In Doha, things were extremely organized. I breezed through customs and went to meet up with a friend from Edmonton who will be my host for the next month. We both went to the same high school, although I was a few years ago. Surprisingly, I know four people in Doha and was able to connect with all of them.
Day 3 (Nov. 16)
Made the trip to the Qatar National Convention Centre, which is serving as the main media centre for the tournament.
The main working area is massive as hundreds of journalists from around the world will descend on it over the next month. I was able to get a good lay of the land and figure out the way to get to the respective stadiums. They also have a cafeteria on the main level and a large media conference theatre where FIFA will hold most of its media conference.
This will be my home for the next month.
Canada travelled to Dubai, but I was unable to find an affordable flight across the Persian Gulf for a day trip, so decided to stay in Doha and wait for the team to return.
So far, everything has gone well. All the volunteers here are extremely friendly and everyone speaks English. It’s obvious they want to make a good impression on the thousands of people travelling here for the first time.
Tomorrow, I’ll try and head downtown before coming down to the media centre and get a feel for the excitement around the city.
Day 4 (Nov. 17)
DOHA, Qatar — Downtown Doha is impressive.
Enormous skyscrapers populate the area, which is teaming with volunteers to help visitors get around.
The Qatar government invested a reported $200 billion into the tournament and they want to get its money’s worth.
If anything, Qatar appears well prepared for the tournament, which couldn’t be said for the last World Cup I attended in Brazil, where they were still installing seats in the stadium hours before kickoff.
The subway system is amazing and with just three lines covering the entire city very easy to navigate. The stations are all staffed with volunteers helping find your way.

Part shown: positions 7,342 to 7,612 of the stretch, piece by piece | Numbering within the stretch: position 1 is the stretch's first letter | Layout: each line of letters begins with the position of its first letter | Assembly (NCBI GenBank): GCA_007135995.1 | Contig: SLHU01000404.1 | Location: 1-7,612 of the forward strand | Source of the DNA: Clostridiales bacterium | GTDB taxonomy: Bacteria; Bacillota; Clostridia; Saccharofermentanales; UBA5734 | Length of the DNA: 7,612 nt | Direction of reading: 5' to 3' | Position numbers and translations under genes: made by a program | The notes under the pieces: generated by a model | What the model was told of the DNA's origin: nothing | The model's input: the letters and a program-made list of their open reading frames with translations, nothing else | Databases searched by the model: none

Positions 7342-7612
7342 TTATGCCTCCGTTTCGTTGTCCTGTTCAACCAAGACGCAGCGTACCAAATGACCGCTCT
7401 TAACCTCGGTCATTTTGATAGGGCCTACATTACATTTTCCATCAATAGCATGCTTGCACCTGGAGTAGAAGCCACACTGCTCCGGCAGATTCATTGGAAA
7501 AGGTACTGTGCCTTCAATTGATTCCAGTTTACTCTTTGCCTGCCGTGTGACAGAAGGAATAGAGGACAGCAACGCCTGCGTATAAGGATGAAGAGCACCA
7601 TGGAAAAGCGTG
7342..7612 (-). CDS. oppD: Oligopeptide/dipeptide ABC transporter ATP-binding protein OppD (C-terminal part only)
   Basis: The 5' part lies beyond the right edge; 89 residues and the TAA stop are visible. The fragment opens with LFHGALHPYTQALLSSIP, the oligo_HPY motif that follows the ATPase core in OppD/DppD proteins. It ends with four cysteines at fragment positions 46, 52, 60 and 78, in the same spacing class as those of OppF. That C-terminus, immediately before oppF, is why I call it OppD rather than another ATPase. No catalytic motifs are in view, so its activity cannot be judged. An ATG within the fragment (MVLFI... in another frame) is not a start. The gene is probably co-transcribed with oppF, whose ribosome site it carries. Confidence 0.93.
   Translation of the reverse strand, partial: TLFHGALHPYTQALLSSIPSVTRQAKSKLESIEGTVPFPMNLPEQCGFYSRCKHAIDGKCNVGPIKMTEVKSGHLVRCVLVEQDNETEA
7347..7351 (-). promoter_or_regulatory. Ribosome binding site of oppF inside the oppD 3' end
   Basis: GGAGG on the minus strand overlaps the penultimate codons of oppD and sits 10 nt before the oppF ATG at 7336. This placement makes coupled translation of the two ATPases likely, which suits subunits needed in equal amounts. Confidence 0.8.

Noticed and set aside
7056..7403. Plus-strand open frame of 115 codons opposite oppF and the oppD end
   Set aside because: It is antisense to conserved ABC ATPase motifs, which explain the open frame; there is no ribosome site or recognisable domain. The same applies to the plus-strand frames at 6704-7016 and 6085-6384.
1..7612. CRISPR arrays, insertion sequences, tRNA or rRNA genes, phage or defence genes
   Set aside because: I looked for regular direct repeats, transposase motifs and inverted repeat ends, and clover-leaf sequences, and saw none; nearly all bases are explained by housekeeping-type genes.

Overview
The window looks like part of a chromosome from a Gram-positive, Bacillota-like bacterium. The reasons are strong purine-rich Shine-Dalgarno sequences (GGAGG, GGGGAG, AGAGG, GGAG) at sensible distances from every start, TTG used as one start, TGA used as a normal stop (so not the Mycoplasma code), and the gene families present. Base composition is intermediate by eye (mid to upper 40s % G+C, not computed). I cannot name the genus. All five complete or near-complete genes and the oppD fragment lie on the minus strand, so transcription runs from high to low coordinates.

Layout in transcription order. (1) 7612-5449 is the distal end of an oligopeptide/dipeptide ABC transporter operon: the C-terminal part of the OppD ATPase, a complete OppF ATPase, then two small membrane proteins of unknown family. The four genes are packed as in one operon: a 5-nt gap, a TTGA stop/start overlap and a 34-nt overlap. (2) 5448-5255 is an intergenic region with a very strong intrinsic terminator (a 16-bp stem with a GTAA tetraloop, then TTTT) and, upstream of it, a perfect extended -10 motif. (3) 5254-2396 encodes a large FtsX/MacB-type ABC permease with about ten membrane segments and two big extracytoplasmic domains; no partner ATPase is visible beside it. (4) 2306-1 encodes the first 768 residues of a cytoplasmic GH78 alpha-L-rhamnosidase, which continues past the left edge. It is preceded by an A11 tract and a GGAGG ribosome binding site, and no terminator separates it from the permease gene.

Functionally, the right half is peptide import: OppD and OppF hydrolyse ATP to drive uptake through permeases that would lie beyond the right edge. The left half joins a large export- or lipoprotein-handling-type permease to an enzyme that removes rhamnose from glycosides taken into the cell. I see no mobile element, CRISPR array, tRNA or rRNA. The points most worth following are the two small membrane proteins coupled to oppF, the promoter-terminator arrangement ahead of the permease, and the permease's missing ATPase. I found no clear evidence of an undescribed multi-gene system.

I returned to the media centre in time to watch Canada defeat Japan 2-1, which should give the team confidence heading into its first game of the tournament on Wednesday. Canada will return to Doha tomorrow and get on the field this weekend to resume training for its first World Cup game in 36 years.
Day 5 (Nov. 18)
Had an opportunity to talk to some referees working the tournament.
This is the only day FIFA makes the referees available to speak to the media, and hundreds of journalists from all over the world went down to the Qatar Sports Club in the morning.
Everyone wanted to speak to two of the three female referees selected to take part. It’s the first time female officials will work a men’s World Cup.
Stephanie Frappart of France, Salima Mukansanga from Rwanda, and Yoshimi Yamashita of Japan will break new ground by being the first females to referee a game a the men’s World Cup. American Kathryn Nesbitt is one of three women to work as an assistant referee at the tournament.
Frappart was not made available, but I did get a chance to catch up to Nesbitt.
Drew Fischer of Calgary is the only Canadian official here and he will be working in the Video Assistant Referee both. My phone shut down because it was so hot, hovering at 35 C. Good thing those stadiums are air conditioned. I was told by a local driver, it gets up to 50 C in the summer, which is why the tournament had to be moved to November.
From the Qatar Sport Club, it was back to the main media centre at the QNCC as they refer to it here. I’m heading to Croatia’s practice later in the day to ask what they think of Canada. Luka Modric blew me off in Austria a couple of months ago when I asked him a question in the mixed zone after a UEFA Nations League game against the host country.